COOS BAY, Ore. – A Washington company intends to moor five wind turbines off the Oregon coast and hopes the project dovetails with a separate proposal for liquefied natural gas.
Reluctant fishermen on the southern Oregon coast agreed after six months to support Seattle-based Principle Power’s plans for a 30-megawatt wind energy flotilla off the waters of Coos Bay, the Coos Bay World reported.
Nick Edwards, a representative of the fishermen’s Southern Oregon Ocean Resource Coalition, said support was hard to come by.
“It’s better to work with these people and be part of the process,” Edwards said. “It’s still not going to make a bunch of people happy.”
The company plans to anchor its proposed wind farm beyond the three-mile limit, outside of state jurisdiction and under federal law. The wind energy platforms would be anchored in about 1,000 feet of water.
The company received a $4 million grant from the Department of Energy in March. The initial grant could expand to as much as $47 million. The port has named the endeavor Project Effectuate.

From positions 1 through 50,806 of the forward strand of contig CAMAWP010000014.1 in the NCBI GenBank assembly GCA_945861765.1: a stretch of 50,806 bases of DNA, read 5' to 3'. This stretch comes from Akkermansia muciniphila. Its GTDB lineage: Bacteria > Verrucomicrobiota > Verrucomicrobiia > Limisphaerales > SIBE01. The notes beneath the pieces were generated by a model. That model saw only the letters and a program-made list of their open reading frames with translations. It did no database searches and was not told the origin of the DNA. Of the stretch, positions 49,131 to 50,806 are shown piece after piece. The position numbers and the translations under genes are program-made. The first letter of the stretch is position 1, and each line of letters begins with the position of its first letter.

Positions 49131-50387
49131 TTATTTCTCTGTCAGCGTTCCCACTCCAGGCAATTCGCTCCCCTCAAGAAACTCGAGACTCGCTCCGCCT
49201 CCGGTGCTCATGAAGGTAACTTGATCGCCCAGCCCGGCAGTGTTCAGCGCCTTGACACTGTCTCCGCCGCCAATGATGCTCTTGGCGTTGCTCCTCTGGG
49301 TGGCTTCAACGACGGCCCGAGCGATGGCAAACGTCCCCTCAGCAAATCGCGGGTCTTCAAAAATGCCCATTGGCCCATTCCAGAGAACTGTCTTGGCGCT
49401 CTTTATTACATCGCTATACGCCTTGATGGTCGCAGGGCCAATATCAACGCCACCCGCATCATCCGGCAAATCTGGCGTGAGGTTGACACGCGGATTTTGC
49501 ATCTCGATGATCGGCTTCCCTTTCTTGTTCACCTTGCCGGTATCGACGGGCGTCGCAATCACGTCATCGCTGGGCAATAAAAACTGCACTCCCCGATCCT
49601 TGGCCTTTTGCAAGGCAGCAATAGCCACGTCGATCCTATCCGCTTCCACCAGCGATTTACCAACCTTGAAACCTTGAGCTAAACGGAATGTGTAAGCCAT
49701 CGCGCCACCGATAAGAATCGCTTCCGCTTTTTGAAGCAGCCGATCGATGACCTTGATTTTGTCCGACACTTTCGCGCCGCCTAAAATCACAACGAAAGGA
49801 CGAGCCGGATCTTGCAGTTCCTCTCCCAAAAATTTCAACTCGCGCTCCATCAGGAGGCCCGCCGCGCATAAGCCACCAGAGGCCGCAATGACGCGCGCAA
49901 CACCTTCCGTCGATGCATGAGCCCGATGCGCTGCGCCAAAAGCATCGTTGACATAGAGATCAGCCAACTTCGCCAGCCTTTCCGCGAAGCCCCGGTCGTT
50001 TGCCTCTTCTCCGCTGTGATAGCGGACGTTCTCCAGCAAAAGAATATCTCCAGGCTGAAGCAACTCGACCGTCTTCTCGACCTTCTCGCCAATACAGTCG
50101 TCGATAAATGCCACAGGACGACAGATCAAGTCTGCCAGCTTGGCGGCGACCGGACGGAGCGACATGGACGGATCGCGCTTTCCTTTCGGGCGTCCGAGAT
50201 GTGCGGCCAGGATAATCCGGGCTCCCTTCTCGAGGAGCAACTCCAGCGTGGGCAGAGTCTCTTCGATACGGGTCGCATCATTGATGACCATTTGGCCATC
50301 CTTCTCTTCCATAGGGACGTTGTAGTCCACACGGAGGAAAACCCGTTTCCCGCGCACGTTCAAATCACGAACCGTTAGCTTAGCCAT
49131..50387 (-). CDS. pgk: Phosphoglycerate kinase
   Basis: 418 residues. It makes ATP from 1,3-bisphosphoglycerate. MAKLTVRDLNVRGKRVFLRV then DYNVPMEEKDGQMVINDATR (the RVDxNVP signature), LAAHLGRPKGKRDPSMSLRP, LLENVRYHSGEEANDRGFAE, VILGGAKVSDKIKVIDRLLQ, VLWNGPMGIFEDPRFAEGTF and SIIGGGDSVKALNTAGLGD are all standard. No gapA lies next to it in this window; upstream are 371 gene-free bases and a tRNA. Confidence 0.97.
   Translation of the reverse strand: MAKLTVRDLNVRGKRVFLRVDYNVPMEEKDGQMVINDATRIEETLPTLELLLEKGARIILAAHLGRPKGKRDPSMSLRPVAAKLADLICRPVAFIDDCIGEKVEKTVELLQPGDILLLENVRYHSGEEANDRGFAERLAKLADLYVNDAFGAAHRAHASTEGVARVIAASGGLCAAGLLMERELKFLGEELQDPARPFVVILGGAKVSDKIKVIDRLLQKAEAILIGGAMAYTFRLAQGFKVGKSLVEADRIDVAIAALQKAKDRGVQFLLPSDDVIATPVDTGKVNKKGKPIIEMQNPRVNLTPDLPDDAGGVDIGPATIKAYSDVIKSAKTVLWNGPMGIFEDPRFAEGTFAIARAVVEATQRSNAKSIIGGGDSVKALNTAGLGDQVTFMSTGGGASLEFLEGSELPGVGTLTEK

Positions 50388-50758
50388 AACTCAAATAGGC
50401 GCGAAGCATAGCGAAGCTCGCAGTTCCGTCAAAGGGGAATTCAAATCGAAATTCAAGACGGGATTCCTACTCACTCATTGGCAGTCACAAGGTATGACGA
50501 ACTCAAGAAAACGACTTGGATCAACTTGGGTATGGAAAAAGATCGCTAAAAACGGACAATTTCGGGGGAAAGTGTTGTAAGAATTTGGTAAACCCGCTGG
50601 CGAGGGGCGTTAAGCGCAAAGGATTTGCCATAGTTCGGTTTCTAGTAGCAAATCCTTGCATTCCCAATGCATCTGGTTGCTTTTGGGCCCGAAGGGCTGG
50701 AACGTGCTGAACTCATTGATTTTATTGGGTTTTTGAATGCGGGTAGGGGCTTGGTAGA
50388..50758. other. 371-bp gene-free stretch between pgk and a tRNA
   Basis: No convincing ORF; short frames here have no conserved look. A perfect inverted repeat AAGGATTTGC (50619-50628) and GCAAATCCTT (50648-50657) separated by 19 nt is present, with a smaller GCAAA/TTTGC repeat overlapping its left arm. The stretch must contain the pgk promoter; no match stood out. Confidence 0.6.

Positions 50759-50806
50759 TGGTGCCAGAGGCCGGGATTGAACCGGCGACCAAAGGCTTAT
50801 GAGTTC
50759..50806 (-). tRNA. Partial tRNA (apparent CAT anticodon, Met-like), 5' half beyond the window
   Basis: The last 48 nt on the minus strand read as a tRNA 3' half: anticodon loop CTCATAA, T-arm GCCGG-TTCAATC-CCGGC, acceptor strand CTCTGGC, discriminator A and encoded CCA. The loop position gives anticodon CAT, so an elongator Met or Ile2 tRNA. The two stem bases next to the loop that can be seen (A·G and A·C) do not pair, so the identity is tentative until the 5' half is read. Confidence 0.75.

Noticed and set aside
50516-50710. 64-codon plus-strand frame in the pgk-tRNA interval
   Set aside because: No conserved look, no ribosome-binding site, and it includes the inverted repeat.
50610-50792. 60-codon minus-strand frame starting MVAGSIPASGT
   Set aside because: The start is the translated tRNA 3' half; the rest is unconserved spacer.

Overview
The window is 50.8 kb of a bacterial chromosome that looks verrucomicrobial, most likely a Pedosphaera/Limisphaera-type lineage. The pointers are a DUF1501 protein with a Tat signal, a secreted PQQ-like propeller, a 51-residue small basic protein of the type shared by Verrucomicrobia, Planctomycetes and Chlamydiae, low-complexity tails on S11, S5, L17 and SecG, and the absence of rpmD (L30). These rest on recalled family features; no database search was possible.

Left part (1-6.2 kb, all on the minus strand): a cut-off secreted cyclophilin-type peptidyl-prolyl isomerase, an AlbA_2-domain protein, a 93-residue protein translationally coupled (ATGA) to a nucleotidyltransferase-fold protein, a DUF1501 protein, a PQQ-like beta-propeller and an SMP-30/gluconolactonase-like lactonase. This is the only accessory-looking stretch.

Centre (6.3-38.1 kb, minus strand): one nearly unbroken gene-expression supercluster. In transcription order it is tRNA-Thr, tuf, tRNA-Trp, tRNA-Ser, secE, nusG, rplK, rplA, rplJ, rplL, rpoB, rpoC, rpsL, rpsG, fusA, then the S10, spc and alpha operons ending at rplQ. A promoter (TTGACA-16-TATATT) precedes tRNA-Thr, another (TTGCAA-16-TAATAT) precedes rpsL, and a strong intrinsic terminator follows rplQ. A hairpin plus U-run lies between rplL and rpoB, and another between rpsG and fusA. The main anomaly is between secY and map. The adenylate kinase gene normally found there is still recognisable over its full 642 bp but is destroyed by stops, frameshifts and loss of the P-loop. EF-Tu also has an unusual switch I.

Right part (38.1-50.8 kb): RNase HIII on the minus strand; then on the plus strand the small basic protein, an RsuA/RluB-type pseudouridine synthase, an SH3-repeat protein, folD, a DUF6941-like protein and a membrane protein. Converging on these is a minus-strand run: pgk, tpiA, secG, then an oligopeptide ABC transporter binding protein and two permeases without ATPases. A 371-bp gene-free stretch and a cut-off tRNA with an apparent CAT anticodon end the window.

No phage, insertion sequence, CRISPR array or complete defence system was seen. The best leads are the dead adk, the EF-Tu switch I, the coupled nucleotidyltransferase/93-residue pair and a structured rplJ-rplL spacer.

Kevin Bannister, Principle Power’s vice president of business and government affairs, said the project is one of seven wind technology demonstrations selected by the Energy Department.
Of the seven, Principle’s is the only West Coast proposal. The agency plans to narrow the list to three projects after the initial planning and test phase.
A liquefied natural gas terminal planned for the North Spit of Coos Bay would provide some cost-saving infrastructure for the project.
“This project happens on almost exactly the same timeline as Jordan Cove,” Bannister said.
Bannister said the wind project would benefit from infrastructure provided by Jordan Cove Energy Project. But the company could move forward without the LNG terminal.
“Plan A is Jordan Cove,” Bannister said. “Plan B is not so good. Plan B is harder.”